When I talk to people in various Rust Belt cities about how they perceive their urban cores, there’s a clear generation gap in evidence. As a Gen-Xer, I am close to the fulcrum of this, so I see it clearly.
”Gen-X and the Millennials have a much more optimistic and positive views of urban areas than baby boomers and previous generations. I think this results from the rupture that those earlier generations experienced when our urban cores declined. If you read a newspaper interview of someone in that age bracket, you always here the stories about the wonderful things they did in the city when they were younger. It was the land of good factory jobs, the downtown department store where their mothers took them in white gloves for tea, of the tidy neighborhoods, the long standing institutions and rituals – now all lost, virtually all of it. Unsurprisingly, this has turned a lot of people bitter. Many people saw everything they held dear in their communities destroyed, and they were powerless to stop it. These people are never going to be able to enter the Promised Land.”
While Renn does not specifically cite Detroit, his analysis mirrors how older white people who are native to the Detroit area feel about how things have changed. He does not mention race either, but I would wager the sentiment he’s describing is specific to white people. If you shared this nostalgic halcyon description with a black senior aged, say, seventy, their memories would be far less rosy. There is a tendency among the white majority to think of the years before the 1967 riots as the last golden age before Detroit fell apart, and that is indeed the impression I had before I read Thomas Sugrue’s Origins of the Urban Crisis. As Sugrue and many other historians have chronicled, Detroit’s large black population suffered harsh and systemic discrimination in housing, work and politics prior to 1967. They were harassed by a predominately white police force, confined to the worst housing in the most overcrowded neighborhoods, and then dislocated without their consent to make way for I-75 and public housing.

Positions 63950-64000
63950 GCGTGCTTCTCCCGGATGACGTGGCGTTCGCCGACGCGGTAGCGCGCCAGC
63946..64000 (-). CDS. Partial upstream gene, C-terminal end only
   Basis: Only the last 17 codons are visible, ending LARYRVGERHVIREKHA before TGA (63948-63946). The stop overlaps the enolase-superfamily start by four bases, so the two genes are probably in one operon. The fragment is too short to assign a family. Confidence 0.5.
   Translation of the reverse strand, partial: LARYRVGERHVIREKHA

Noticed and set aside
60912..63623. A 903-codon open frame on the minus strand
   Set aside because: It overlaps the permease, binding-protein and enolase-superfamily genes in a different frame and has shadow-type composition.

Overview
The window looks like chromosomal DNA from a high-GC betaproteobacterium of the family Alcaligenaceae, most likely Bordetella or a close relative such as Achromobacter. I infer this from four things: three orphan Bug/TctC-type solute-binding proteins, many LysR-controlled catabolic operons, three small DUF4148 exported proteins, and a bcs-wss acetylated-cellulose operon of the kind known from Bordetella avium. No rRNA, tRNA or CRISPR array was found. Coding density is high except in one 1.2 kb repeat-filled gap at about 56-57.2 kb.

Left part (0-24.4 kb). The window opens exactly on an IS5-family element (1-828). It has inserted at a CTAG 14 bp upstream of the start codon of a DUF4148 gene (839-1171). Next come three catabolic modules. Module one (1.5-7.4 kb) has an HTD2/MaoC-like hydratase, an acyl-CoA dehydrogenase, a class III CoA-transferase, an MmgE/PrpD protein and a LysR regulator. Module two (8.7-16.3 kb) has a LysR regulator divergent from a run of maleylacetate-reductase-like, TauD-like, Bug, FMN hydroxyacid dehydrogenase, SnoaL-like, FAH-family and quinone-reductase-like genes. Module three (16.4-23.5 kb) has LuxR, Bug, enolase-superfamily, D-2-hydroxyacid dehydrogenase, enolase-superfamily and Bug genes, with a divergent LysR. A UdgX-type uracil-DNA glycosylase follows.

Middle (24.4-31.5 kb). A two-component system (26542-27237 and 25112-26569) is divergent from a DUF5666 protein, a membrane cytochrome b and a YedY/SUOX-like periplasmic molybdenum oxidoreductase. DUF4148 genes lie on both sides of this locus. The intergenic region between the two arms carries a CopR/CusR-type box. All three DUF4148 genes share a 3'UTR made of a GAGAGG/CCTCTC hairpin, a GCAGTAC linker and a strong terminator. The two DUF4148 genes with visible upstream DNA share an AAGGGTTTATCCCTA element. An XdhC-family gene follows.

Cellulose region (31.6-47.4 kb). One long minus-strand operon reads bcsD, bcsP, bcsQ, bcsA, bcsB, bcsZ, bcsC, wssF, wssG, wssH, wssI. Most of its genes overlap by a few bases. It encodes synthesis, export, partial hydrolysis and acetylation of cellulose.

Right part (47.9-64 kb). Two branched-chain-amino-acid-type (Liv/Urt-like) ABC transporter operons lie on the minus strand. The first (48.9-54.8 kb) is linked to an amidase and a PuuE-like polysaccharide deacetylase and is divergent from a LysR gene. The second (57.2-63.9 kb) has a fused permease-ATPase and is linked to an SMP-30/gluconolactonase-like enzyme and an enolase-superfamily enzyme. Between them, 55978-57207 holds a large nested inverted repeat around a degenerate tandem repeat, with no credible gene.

While Detroit today is a desperately poor shadow of its former self, I would imagine that for a lot of older black residents who can remember the time before the riots, things are better now than they were then. They can take pride that virtually all the city’s leadership is black today when, in their youth, virtually no one in higher office looked like them; their relationship with Detroit’s police force is less adversarial; and they can buy a home almost anywhere in the city if they have sufficient means without being targeted for violent assault and vandalism by racist neighbors.
While I find Renn unintentionally omits the experience of black Americans in his depiction of the pre-collapse central city, he rightfully assigns responsibility for federal and state government’s hostile urban policy where it is due — the boomers and their parents:
”I don’t see any signs of the older generations getting through the grieving process and moving on… (F)or us to fully embrace a true urban policy… it is going to take generational turnover. The baby boomers are already starting to age, but they’ll be with us a lot longer. Alas, they have historically been the most suburban generation, and not shy about imposing their values, so I suspect we’ll be dealing with that legacy for a while.”
Renn also captures pretty accurately the perspective of Americans under the age of, say, fifty: